The Government is seeking to make changes to the Companies Act 2006, and to the accounting regulations made under that Act and under EU law to implement the EU Directive 2012/6/EU of the European Parliament and of the Council (“the Micros Directive”). It would also make comparable changes to the accounting framework for Limited Liability Partnerships.
The ICAEW believes the lack of transparency and dearth of financial data would lead to more rejections of credit to these smaller organisations.
“We have a number of concerns about the suggested changes, as they may result in less transparency and less useful financial information. This, in turn, can over time have a negative impact on market confidence and on micro businesses’ ability to access finance, at least at the margins,” says Dr Nigel Sleigh-Johnson, head of the ICAEW’s Financial Reporting Faculty.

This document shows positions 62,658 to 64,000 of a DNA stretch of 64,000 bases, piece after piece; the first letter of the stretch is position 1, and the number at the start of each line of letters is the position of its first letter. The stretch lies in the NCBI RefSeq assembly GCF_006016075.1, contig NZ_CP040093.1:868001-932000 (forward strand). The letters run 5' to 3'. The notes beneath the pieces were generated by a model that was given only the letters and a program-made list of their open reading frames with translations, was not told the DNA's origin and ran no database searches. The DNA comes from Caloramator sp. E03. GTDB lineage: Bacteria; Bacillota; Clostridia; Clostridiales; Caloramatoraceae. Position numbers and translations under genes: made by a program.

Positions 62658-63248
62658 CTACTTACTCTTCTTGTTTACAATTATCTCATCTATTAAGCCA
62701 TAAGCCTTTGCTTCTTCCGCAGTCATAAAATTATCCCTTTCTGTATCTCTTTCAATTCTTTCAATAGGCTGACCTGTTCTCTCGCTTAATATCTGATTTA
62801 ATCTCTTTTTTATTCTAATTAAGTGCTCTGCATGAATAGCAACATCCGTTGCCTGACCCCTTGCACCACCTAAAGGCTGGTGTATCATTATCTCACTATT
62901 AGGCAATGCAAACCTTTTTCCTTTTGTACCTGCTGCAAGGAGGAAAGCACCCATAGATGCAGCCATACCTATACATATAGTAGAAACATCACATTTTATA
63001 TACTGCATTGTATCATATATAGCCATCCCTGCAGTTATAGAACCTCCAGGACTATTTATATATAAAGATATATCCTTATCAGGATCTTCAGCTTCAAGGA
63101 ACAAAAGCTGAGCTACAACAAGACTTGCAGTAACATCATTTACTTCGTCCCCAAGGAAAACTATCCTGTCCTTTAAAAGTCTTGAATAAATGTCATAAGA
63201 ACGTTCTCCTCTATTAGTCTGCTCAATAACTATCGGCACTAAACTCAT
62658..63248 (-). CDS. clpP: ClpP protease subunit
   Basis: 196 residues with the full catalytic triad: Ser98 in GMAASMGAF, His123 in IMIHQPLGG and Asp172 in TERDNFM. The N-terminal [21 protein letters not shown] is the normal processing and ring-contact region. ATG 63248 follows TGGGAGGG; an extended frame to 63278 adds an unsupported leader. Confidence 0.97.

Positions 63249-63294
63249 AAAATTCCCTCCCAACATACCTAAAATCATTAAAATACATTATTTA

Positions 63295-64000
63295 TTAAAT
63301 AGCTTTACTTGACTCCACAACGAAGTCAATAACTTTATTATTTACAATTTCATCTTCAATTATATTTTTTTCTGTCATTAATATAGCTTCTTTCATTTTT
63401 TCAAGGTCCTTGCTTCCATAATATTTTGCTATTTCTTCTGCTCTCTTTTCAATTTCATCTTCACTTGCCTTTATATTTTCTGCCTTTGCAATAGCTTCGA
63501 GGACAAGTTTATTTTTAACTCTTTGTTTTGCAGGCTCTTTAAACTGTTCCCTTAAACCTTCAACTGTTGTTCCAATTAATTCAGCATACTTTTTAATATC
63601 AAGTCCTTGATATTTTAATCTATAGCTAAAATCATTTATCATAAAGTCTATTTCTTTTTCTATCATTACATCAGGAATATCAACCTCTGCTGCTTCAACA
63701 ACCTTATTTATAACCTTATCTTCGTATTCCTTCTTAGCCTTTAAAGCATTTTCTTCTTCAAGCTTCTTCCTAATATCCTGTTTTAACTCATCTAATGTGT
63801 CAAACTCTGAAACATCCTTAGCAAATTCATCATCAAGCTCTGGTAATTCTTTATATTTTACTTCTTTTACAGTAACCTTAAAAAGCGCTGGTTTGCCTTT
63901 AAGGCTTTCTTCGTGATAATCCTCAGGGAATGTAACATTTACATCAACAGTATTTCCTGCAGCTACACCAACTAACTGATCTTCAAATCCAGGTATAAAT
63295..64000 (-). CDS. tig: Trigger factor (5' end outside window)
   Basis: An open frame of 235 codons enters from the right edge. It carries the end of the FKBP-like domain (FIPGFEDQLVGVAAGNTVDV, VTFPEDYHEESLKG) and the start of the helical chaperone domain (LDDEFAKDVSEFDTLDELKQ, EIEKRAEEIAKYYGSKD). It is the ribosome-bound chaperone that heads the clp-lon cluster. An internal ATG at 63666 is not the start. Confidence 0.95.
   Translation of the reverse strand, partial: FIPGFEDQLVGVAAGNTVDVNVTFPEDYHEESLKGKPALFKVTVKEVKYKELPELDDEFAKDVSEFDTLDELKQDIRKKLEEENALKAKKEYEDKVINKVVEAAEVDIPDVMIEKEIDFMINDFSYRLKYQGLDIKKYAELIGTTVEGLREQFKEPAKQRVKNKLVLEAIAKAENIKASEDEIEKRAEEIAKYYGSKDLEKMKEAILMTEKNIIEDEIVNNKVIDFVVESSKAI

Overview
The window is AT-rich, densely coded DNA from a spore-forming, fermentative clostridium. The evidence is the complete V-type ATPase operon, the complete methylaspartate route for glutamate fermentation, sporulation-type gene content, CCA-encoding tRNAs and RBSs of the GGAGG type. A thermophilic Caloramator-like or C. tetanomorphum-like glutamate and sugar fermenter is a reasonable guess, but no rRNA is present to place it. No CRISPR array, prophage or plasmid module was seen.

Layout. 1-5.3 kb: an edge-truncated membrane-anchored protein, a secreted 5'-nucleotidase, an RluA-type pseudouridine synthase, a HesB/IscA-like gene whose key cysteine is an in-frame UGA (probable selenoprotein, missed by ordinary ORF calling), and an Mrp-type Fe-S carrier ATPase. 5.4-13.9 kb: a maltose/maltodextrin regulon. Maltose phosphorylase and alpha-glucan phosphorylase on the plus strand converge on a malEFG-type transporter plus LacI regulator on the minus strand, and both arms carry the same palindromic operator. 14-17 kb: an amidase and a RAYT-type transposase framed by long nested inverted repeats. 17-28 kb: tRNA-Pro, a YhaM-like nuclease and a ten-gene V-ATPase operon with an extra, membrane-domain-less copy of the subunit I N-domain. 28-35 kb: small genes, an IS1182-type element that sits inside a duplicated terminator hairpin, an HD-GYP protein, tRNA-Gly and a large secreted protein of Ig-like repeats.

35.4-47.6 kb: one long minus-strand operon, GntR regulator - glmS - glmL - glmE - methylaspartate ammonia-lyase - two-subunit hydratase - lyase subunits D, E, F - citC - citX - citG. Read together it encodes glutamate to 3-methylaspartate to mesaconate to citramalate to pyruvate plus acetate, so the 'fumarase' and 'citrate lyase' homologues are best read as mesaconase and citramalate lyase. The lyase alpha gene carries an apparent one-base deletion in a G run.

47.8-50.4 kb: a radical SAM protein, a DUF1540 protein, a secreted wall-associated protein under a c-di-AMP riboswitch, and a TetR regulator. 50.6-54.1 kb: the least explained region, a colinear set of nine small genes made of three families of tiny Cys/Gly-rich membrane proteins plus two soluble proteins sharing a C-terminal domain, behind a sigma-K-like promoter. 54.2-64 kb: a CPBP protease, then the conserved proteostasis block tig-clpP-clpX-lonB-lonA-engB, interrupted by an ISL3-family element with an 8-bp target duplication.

Latest research shows that British SMEs are having to wait an average of 41 days longer than their original agreed payment terms before invoices are paid. (source: BACS)
Business and Enterprise Minister Michael Fallon said in an announcement released yesterday:
“Late payment causes real cash flow problems for entrepreneurs. It stops them from growing their business – we need to change the culture.
“Too many of our biggest companies are ignoring the Prompt Payment Code. My message to them is clear – make prompt payment a priority or face the consequences of being named. I’m confident that driving up support for the common sense principles in the Code will have a very positive effect.”
Currently 1,182 companies are signed up to the Prompt Payment Code. However, only 27 FTSE 100 companies and five FTSE 250 companies are signatories.
The Minister has written to all FTSE 100 and FTSE 250 companies. The letter urges companies to sign up to the Code, which will be four years old in December, and warns that the names of any companies that fail to do so will be publicised in the new year.
Code signatories undertake to: